Concern’s experience informs us that we cannot address poverty without addressing the underlying causes of gender inequality, which is undoubtedly at the root cause of violence against women.  Concern is working with women’s self help groups, which may have an initial focus on economic empowerment leading women to increasing access to resources and decision making in their household whilst also positively impacting on the self esteem and status . The approach requires that the men of the household are engaged with the project.  Engaging men is considered an essential ingredient to bringing about lasting change. 

It is essential that a commitment to ending violence against women exists at all levels from government to institutions at community and family level.   Women and girls need to be empowered to stand up and report violence but a supportive and enabling environment where men are actively engaged and support real change must also exist for action to be taken and change to take place.

The 16 Days of Action is an opportunity to create awareness and renew our commitment to ending violence against women and girls.  Many of Concern’s country teams are carrying out activities and events over the 16 Days.   All our equality champions in our 28 countries of operation will receive the 16 facts for 16 days. Our website will feature the campaign and provide updates from our country programmes; briefing sessions will be held with our staff to create awareness and learn from experiences in other countries.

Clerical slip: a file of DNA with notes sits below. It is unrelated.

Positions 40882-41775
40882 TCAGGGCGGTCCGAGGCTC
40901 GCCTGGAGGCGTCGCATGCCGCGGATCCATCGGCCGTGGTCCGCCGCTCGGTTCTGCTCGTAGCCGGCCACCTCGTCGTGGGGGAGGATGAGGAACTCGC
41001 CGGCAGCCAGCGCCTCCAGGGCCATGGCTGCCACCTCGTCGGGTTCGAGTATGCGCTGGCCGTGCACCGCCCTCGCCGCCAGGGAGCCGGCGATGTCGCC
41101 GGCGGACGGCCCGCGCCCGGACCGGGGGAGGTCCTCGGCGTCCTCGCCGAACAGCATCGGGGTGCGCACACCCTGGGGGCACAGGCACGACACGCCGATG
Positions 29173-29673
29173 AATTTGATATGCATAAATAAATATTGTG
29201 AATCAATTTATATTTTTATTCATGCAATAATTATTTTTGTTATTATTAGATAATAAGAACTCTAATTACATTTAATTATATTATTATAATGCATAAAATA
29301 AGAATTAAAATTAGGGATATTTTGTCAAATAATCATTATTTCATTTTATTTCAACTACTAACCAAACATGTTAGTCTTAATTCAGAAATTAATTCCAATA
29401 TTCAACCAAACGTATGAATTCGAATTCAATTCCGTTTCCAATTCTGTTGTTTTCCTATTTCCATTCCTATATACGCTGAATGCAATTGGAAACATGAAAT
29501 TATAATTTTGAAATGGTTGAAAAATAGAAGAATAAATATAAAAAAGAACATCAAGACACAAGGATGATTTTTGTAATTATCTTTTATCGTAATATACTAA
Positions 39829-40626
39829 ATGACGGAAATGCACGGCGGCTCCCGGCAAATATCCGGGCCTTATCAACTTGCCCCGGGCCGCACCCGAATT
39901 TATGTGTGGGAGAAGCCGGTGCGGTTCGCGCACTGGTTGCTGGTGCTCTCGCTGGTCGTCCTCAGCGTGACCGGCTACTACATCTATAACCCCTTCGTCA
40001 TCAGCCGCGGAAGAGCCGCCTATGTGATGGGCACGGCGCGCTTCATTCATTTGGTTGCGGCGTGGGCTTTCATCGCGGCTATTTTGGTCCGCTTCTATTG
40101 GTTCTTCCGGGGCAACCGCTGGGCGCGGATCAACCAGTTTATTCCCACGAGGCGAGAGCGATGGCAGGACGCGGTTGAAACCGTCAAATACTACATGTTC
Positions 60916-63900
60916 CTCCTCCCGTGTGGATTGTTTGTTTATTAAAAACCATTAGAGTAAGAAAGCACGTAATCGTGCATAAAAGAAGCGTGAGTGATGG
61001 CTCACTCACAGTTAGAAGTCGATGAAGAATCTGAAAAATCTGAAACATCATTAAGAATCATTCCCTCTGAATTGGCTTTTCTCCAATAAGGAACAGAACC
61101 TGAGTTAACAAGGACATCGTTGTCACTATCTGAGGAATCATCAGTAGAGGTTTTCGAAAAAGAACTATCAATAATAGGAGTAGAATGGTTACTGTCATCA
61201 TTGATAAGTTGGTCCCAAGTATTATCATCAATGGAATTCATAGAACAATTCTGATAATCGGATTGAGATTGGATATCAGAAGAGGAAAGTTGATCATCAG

We are delighted to join with you in this campaign to end violence against women.”

Comments Off on Angela O’Neill De Guilio , Regional Director, Concern Worldwide, supports the 16 Days Campaign

Filed under Message of Support

Day 15 of the Campaign

As the 16 Days Campaign draws to a close, there are still plenty of interesting events taking place:

Women’s Aid Events:

  • 16 Facts for 16 Days email campaign (email 16days@womensaid.ie or phone 01-8684721 to sign up)
  • 16 Books for 16 Days in Chapters
  • Women’s Aid Public Awareness Campaign
  • Women’s Aid Online Advertising Campaign
  • Women’s Aid ‘Support a Friend’ Phone Charm Campaign

Events Around Ireland:

  • Violence Against Women 365 International Poster Exhibition continues in Waterford
  • Displays at various venues around Mayo
  • Human Rights in Ireland continue their 16 Days Campaign daily blog
  • “In Her Shoes” exhibition in Longford, and also in the Mid-West
  • Information Stands are placed around Sligo and Leitrim
  • Aoibhneas Refuge urges all of us to “Step Out of the Shadows”
  • Clare Women’s Network is running a powerful daily poster campaign
  • Galway Rape Crisis Network is running a daily fact campaign
  • Donegal has a poetry and art display

Cyber Events:

  • Take Back the Tech continue their fabulous campaign with daily actions that are available to everyone! (www.takebackthetech.net)

International Events:

  • Kenya North Rift Women Voices training events in Kenya
  • FemLINKpacific Community Radio Broadcasts in the Figi Islands

Comments Off on Day 15 of the Campaign

Filed under Uncategorized